Emery and I loved the Gilmore Girls and would tune in whenever it was on.  It was entertainment for Emery, but far more for me.  I tuned in to learn how to be a divorced Mom to a teen-aged girl.  Lorelei Gilmore helped me find the confidence I needed to maneuver my way in this new role and as odd as it may sound to put such stock in a TV character, also made me feel not so alone in this new place. We (my television mom friend, Lorelei, and I) were on the same time schedule, with daughters who would be flying the nest at the same time.  I watched with anticipation, excitement and a deep seated sadness as we both seemed to be marking days at the same time and with the same speed.  I’ve got to think that Emery knew this as we sat next to each other on the couch every Sunday night and tuned in.  Even now, several years later, I am often touched to tears when I hear Carol King’s song, “Where You Lead” (the show’s lead in song) because of the many memories it conjures up.  I knew what was going to happen in the show because it was inevitable.  The daughter goes to college.  She leaves.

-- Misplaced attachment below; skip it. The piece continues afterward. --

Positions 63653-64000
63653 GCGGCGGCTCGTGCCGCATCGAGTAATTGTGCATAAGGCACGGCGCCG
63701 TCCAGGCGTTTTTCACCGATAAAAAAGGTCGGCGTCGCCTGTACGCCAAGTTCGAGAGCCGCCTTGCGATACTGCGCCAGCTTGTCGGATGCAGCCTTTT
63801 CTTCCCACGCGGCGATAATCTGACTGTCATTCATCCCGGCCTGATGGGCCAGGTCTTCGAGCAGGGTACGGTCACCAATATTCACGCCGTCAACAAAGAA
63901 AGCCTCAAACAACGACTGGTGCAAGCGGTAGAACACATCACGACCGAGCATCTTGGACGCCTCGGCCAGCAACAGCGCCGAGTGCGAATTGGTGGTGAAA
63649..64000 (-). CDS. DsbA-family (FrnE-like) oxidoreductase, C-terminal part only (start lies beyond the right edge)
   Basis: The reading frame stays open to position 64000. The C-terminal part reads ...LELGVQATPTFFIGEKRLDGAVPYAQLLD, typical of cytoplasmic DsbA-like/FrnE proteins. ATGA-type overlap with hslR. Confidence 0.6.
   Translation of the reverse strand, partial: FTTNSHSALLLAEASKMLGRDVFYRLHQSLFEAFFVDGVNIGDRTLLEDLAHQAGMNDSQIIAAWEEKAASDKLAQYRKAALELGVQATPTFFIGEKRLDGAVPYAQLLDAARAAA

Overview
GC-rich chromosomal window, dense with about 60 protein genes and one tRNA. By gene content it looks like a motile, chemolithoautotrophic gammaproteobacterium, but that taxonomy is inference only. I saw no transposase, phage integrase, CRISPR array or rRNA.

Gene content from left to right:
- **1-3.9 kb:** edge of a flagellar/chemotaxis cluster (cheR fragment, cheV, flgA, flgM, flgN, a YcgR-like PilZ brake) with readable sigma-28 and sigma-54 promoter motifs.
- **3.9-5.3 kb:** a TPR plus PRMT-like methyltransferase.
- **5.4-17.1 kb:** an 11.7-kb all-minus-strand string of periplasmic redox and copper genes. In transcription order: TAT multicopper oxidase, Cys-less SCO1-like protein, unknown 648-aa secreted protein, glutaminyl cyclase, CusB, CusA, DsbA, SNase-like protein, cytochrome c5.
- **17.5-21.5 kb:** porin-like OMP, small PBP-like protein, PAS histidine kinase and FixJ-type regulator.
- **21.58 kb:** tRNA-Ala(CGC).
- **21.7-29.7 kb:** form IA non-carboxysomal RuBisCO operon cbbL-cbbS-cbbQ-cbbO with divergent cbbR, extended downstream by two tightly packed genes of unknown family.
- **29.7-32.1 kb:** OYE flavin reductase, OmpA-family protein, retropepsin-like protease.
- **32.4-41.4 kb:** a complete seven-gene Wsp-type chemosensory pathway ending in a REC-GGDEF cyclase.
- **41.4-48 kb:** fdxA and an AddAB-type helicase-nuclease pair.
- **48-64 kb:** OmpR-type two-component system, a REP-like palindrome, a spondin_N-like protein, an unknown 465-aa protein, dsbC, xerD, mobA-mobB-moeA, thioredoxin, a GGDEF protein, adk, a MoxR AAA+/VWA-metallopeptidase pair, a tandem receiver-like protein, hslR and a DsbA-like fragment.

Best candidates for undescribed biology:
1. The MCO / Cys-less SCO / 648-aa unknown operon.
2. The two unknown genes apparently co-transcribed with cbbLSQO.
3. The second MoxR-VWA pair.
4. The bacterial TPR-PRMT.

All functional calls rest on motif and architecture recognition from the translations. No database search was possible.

In the spring of Emery’s junior year, we got to enjoy several weeks of actually watching the process of  “flying the nest,” when a pair of cardinals nested in a tree right outside our kitchen window. Not even the Gilmore girls witnessed the incredible course of events that unfolded in the weeks to come (that we knew of…), although we both agreed it would have been a great story line for the show.  We went from watching mom sitting on the eggs, to seeing the babies peck their way out of the tiny shells then watched as dad would forage for food and bring it back to the mom, who would then feed her babies.  We were both awed by the beauty of watching the two birds turn into a family and the roles that all seemed so familiar to us. We watched from our own perch on the kitchen floor, all hunched down below the window sill and barely breathing, so as not to frighten them.  It became our TV and for me,  another role model to learn from.